It is also an object of this invention to provide a biomedical sensing and display apparatus including means for comparing signals so that deviations can be detected between two sets of signals present at the same location, either monitored at different times or subject to different physiological inputs which might cause variations in the signal content.

It is another object of this invention to provide a biomedical sensing and display apparatus including means for applying electrical signals to one or more of a plurality of probes so as to evoke a response in other probes of said plurality of probes.

It is still another object of this invention to provide a new and improved biomedical sensing and display apparatus including means for storing one set of biomedical signals and means for comparing the stored signals with a new set of biomedical signals, and including means for displaying deviations between the two sets of signals in an intensified manner.

It will be appreciated by those skilled in the art that among prior art EEG system problems are the limited number of probes that can be attached to a patient and the difiiculties encountered in attaching the probes and maintaining uniform contact resistance during the examination. The attachment difficulty becomes increasingly more difficult when it is desired to reattach a set of probes to the same points on a patient's head as they were previously attached in order to obtain comparison signals for comparing an old record with a new record. More specifically, prior art EEG apparatus is generally limited to about probes per hemisphere. These probes must be individually spaced at desired points on a patients head and attached to the head by a suitable adhesive. This procedure is both time consuming and tedious. In addition the limited number of probes limits the number of cranial points that can be monitored. Further, this probe attachment procedure makes it extremely difiicult to obtain records from common probe points at different periods of time for comparison purposes.

The prior art has attempted to solve the EEG probe problem in various ways. Various types of headgear for supporting the probes have been developed. However, none of these approaches have entirely solved the problem. For example, some of them merely support probes at a limited number of points. Others do not provide a suitable shielding means, hence, interferring signals are superimposed on the desired signals, and detected by the probes, resulting in spurious and nonmeaningful wavefonns in their recorded patterns.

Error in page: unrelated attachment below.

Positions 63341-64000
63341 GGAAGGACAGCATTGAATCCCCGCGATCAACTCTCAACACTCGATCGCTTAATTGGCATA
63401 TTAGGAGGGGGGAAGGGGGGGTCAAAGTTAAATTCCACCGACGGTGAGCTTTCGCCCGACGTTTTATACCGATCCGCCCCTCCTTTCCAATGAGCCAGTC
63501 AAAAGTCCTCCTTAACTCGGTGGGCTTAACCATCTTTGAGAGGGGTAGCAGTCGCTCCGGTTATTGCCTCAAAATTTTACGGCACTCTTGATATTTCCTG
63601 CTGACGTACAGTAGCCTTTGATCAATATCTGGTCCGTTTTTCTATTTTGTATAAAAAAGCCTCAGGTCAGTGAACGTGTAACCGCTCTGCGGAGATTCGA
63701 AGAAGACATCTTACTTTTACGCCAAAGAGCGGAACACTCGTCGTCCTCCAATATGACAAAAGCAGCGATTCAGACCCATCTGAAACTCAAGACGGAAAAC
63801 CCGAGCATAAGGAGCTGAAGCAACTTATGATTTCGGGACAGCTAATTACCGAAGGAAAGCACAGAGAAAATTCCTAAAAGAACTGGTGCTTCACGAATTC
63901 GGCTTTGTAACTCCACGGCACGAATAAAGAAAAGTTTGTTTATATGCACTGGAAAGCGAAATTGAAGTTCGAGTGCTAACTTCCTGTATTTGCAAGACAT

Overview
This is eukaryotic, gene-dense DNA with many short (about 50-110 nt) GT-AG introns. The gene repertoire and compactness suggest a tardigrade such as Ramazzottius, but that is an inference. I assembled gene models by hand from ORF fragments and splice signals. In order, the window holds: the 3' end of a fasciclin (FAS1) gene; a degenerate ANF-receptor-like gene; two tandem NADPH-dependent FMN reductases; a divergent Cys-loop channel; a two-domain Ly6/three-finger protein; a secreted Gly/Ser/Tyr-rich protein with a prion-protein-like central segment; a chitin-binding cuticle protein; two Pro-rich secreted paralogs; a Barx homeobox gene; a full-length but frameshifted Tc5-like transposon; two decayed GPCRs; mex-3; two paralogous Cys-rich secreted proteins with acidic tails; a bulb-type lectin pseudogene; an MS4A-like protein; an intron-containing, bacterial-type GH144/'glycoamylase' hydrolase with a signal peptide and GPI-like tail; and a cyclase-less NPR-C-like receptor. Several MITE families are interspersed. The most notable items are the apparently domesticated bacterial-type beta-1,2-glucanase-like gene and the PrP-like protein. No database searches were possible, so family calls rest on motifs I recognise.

Therefore, it is yet another object of this invention to provide a new and improved housing for supporting a plurality of electroencephalograph probes.

It is a still further object of this invention to provide a housing adapted to fit over the head of a patient for supporting a plurality of electroencephalograph probes that includes a suitable shielding means for preventing extraneous signals from being detected by the probes.

SUMMARY OF THE INVENTION In accordance with a principle of this invention, a biomedical sensing and display apparatus is provided. Biomedical signals from a plurality of probes are sequentially displayed on a display means. In addition, the signals are converted from analog-to-digital form and stored in a memory so that later sensed signals can be compared with earlier stored signals. The results of the comparison are displayed, with detailed deviations between the two compared waveforms being intensified, if desired.

In accordance with another principle of this invention, electric means are provided for applying active electric signals to some of the probes so as to evoke signals in other probes. The evoked biomedical signals may be recorded and/or compared with earlier evoked signals in a manner similar to the recording and/or comparison of nonevoked signals.

In accordance with still another principle of this invention, threshold means are provided for setting thresholds for the signals detected by the probes after amplification. If the thresholds are surpassed, a signal is generated which may be usedto notify the operator, interrupt the normal operation of the system, and, if desired, display said waveform and store the corresponding digital sampled information in the memory.

In accordance with still a further principle of this invention, a semihemispherical headpiece for supporting a plurality of EEG probes is provided. The headpiece also houses plurality of microelectronic preamplifiers which may be suitably connected to the probes. Moreover, the headpiece includes a shielding means for preventing external signals from affecting the signals detected by the probes and amplified by the microelectronic preamplifiers. Mechanical or electrical switching means may be provided to allow the individual probes to be used either as a detecting probe to sense EEG signals or as an active probe for applying electric signals to a patient so as to evoke EEG signals which would be detected by other probes.